Richie then recalled the players’ living arrangements: “When I first came to Leicester (in the 1958/59 season), me and a player called Davy Agnew, who later went to Notts County, lived in digs in Upperton Road with a landlady. Frank was in another place by himself as was a lad called Jack Lornie who later went to Luton.

At the end of my first season, I got engaged to be married and once you were married, the Club got you a house.

Richie Norman

“Later, when Davy and I were in digs in Beaconsfield Road, the couple whose house it was used to get us to look after their little lad. I remember one Christmas, we couldn’t go out because we were playing the next day. They went out and we looked after the little lad. We remained friends with the family for a long time afterwards.

“At the end of my first season, I got engaged to be married and once you were married, the Club got you a house.

“The Club owned a lot of houses and all the married players had Club houses. Gordon got a Club house in Kirkland Road, off the Narborough Road when it wasn’t yet a dual carriageway. This was the same house that Arthur Rowley had lived in before Gordon and his wife took it over (Rowley scored more league goals than any other player in British history. Some 265 of these were for City).

“Gordon and I were very friendly and we used to go everywhere together. Once, when we were about to play Sunderland away, Gordon got a letter saying that he was going to be shot! He showed it to me and I said: ‘Well, if you don’t mind, I won’t hang around with you for a while!’ I was kidding him though. I also told him that, at Sunderland, I wouldn’t be guarding the near post as usual because I’d be too close to him! Whenever we played away from Filbert Street, my wife used to go to Gordon’s to keep his wife company. When we got back to Gordon’s from Sunderland, we parked the car. We were

just about to go into Gordon’s house when he stood on a big twig which made a loud crack. It startled me to say the least!

“When we lived in a Club house, we paid a peppercorn rent. This changed though when the maximum wage was abolished.”

Richie was referring to the abolition of the maximum wage in 1961, which changed football forever. At a time when the national gross weekly earning by an adult male was £14.10, footballers’ wages were capped at £20 per week. A campaign to abolish the maximum wage, led by the PFA and the Fulham player Jimmy Hill, led to a real threat of footballers striking on 21 January, 1961 but this was averted three days earlier when the FA gave in to the PFA’s demands. Soon afterwards, Fulham’s England international Johnny Haynes became the first £100-a-week footballer.

“When this happened,” Richie continued, “the Club decided to sell their houses now that the players were earning more. They sold them to the players for the price they had paid for them. It was a no-brainer to buy one. I got Ken Leek’s house in Dumbleton Avenue, just off the Narborough Road.”

Thinking back to the campaign that abolished the maximum wage, Richie reflected: “Jimmy Hill had got things moving. He had the whole country in an upset because the players were going to go on strike. I think our Captain, Jimmy Walsh, was our PFA rep.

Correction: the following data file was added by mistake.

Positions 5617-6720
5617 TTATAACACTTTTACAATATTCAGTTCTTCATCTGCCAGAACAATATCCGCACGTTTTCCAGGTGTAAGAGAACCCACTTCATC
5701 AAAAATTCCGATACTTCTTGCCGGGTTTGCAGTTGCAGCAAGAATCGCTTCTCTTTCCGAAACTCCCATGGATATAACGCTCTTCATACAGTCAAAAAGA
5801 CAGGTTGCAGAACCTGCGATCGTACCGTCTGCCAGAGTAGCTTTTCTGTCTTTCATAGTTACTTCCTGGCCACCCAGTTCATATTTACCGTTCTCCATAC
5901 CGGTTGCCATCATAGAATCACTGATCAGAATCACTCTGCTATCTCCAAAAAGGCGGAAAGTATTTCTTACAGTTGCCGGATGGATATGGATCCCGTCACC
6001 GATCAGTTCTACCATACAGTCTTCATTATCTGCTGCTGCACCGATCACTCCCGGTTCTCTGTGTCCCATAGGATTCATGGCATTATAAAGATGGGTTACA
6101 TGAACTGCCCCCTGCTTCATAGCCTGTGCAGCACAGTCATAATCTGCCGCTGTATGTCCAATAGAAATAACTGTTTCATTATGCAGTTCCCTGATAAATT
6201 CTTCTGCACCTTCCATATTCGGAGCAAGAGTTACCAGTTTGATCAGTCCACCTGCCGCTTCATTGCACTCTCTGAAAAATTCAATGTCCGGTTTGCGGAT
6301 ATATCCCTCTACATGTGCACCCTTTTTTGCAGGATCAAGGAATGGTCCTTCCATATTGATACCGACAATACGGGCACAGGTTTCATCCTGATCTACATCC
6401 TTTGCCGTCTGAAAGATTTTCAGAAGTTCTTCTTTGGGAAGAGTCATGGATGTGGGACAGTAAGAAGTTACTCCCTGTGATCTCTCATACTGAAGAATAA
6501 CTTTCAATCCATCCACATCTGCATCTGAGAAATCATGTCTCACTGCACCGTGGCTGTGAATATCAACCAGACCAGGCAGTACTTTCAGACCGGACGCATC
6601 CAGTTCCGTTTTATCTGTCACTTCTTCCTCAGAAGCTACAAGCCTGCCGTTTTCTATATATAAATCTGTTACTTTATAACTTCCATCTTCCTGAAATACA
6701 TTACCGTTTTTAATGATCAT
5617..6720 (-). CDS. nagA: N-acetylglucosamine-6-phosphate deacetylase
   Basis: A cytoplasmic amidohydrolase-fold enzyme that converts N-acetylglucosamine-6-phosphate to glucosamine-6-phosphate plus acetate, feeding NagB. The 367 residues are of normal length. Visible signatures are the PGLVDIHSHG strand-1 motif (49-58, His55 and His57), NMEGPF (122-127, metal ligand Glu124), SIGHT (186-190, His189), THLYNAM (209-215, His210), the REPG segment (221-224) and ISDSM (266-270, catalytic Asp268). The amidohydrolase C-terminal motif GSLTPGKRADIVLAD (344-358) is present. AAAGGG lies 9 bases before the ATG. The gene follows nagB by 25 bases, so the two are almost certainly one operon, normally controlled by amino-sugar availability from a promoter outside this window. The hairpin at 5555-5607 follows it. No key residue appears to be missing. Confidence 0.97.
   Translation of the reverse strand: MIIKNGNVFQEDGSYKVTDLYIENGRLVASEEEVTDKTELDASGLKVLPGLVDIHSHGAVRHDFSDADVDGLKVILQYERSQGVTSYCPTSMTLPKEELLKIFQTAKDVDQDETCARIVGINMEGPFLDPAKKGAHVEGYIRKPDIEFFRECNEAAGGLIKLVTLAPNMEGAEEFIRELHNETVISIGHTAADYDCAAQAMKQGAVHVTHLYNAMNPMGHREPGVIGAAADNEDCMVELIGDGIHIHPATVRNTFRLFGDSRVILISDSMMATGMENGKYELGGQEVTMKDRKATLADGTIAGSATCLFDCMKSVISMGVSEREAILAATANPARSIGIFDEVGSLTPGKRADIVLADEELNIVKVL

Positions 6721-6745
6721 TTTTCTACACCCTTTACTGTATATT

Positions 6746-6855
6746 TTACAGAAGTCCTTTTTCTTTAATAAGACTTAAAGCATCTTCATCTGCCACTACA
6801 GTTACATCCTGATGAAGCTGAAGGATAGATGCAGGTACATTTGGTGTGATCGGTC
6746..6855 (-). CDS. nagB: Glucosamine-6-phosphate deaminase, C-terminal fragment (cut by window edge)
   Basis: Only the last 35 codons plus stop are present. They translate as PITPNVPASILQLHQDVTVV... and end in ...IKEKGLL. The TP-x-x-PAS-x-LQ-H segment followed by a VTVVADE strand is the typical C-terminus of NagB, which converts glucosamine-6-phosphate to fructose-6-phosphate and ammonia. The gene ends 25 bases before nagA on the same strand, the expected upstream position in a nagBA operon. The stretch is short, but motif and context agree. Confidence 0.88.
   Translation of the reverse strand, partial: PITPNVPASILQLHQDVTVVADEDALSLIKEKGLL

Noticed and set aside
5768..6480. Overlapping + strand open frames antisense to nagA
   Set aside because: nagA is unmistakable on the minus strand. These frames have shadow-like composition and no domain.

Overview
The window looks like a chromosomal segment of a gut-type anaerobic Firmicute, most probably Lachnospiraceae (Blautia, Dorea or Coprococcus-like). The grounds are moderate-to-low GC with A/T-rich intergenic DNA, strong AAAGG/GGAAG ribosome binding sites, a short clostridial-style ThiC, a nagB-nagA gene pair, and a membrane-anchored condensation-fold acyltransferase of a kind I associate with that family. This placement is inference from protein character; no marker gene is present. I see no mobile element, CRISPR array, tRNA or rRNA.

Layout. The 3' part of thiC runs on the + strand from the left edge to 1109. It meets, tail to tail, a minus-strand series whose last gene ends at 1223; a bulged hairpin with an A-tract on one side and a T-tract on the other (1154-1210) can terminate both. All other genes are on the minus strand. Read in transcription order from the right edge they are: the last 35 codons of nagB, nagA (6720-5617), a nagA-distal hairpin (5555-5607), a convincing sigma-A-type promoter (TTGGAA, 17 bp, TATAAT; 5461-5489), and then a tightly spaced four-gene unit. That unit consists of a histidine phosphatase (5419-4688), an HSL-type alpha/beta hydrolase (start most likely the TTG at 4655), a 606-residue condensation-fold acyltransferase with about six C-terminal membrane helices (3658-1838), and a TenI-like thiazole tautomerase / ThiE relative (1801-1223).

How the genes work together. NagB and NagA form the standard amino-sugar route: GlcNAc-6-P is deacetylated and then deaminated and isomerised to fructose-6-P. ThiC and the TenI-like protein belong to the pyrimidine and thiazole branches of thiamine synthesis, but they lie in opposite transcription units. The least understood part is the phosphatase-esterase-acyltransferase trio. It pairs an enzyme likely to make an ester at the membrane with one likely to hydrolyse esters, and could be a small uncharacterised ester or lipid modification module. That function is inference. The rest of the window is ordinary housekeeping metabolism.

When Frank left to go to Arsenal in 1964, it wasn’t just because of money. In 1963, we should have won the double but we’d finished fourth in the league and lost the FA Cup Final to Manchester United when we were favourites to win, and he thought that Leicester would never win anything.

Richie Norman

“Once the maximum wage was abolished, we could all now negotiate a rise for ourselves. We didn’t have agents then. If you wanted a rise you’d knock on the Manager’s door and ask for one. Gordon Banks and Frank McLintock were the ring leaders for going to ask for more money because they were both top internationals.

“When they came out from meeting Matt Gillies, they said that they’d told him, because they were internationals, they should have an increase in their wages. Until then, all players at all clubs could only earn a maximum £20 per week, no matter how big the club was. The Manager told them that the Club couldn’t afford to give them a rise and that was the end of the matter. They were not very happy. A lot of players also went in to ask for a rise but I didn’t because it was a waste of time. Then, a few weeks later, we heard that Gordon and Frank were getting a rise, but so were the rest of the players. Frank and Gordon weren’t too happy about that either.

“When Frank left to go to Arsenal in 1964, it wasn’t just because of money. In 1963, we should have won the double but we’d finished fourth in the league and lost the FA Cup Final to Manchester United when we were favourites to win, and he thought that Leicester would never win anything.”

The world of football today is so very different from Richie’s time as a player over 60 years ago. He has a huge number of stories about his years at Filbert Street, eight of which were in the old First Division, not to mention appearing in two FA Cup Finals, two league Cup Finals (winning one of them) and playing in Europe. It is a privilege to listen to him talk, as he provides some fascinating insights into the world of football as it was all those years ago in the mid-20th century.